The Moral Gap [Book Review]

Philosophical Review 108 (2):291-293 (1999)
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The title of Hare’s book refers to the gap between the demand that morality places on us and our natural capacity to live by it. Such a gap is paradoxical if we accept the “‘ought’ implies ‘can”’ principle. The solution, Hare argues, is that the gap is filled by the Christian God. So we ought to be moral and can do so—with divine assistance. Hare’s statement and defense of the existence of the gap combines a rigorously Kantian notion of the moral demand with a rigorously Calvinist notion of human depravity. As such, many readers will find the gap exaggerated, but most people will admit that there is some sort of gap here to be faced, and any gap at all is a problem.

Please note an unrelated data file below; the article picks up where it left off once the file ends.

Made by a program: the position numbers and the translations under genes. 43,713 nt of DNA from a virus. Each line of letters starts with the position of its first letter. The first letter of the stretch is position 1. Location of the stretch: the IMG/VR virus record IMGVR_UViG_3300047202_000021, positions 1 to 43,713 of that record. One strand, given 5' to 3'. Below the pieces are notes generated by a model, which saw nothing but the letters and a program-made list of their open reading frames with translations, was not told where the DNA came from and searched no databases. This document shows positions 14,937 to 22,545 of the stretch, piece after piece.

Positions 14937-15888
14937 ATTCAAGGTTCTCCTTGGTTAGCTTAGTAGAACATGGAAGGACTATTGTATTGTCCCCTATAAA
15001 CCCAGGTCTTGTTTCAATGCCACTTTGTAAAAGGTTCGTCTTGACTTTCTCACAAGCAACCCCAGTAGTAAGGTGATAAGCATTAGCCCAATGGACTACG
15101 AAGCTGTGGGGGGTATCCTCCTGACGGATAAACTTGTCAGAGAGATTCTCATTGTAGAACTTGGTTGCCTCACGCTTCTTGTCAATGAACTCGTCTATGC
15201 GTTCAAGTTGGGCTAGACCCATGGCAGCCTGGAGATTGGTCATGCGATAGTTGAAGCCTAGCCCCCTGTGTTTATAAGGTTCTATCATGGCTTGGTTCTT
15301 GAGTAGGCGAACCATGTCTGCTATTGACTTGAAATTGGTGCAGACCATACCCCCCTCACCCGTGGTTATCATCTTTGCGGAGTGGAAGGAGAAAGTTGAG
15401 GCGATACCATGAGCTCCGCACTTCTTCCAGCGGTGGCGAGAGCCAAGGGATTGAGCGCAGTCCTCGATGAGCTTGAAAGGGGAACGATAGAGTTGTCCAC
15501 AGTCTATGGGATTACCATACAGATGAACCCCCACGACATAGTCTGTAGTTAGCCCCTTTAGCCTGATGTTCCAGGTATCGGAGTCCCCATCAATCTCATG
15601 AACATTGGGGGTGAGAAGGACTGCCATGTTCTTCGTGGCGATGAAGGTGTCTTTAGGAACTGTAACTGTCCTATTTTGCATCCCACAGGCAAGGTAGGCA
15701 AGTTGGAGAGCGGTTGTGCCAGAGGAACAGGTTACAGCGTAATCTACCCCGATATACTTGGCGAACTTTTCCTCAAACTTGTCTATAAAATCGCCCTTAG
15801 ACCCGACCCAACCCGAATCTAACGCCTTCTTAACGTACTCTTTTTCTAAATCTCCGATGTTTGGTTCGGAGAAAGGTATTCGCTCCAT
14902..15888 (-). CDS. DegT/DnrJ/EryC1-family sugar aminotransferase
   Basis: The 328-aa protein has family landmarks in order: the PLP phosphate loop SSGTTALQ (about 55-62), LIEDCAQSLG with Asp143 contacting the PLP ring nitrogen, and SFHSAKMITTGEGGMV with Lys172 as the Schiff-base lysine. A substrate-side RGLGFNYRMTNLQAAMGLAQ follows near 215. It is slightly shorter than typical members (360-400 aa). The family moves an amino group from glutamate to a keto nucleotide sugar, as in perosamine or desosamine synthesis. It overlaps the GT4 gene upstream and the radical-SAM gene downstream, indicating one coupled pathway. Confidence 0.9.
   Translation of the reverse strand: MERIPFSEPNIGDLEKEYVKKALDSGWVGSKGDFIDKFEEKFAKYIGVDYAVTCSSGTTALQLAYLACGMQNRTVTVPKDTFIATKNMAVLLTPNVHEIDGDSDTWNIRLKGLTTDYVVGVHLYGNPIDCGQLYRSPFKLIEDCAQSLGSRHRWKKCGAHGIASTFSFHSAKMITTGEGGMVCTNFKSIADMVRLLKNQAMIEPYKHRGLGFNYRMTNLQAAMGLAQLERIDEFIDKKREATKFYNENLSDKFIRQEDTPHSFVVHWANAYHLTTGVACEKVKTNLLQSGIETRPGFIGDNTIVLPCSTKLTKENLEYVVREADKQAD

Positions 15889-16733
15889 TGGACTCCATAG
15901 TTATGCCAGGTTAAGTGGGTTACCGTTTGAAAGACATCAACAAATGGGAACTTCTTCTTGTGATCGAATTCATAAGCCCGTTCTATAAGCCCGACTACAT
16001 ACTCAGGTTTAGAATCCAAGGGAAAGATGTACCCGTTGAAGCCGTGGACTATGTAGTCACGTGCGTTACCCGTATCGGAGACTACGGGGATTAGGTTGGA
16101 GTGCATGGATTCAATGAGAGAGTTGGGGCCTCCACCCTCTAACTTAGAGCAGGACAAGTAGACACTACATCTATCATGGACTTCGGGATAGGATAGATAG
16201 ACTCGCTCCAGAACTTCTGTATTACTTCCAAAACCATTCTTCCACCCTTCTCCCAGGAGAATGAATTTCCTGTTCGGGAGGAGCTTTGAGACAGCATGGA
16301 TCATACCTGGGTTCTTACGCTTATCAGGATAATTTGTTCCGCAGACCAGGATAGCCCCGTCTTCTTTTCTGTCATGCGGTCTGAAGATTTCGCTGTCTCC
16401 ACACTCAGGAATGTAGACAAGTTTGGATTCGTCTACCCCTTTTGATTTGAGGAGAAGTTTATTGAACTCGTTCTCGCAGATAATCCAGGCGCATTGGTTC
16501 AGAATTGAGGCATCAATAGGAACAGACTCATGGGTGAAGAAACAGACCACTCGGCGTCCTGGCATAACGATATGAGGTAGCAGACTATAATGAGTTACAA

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Linda Zagzebski
University of Oklahoma

References found in this work

A most peculiar institution.Charles Taylor - 1995 - In J. E. J. Altham & Ross Harrison (eds.), World, Mind, and Ethics: Essays on the Ethical Philosophy of Bernard Williams. Cambridge University Press. pp. 132--55.

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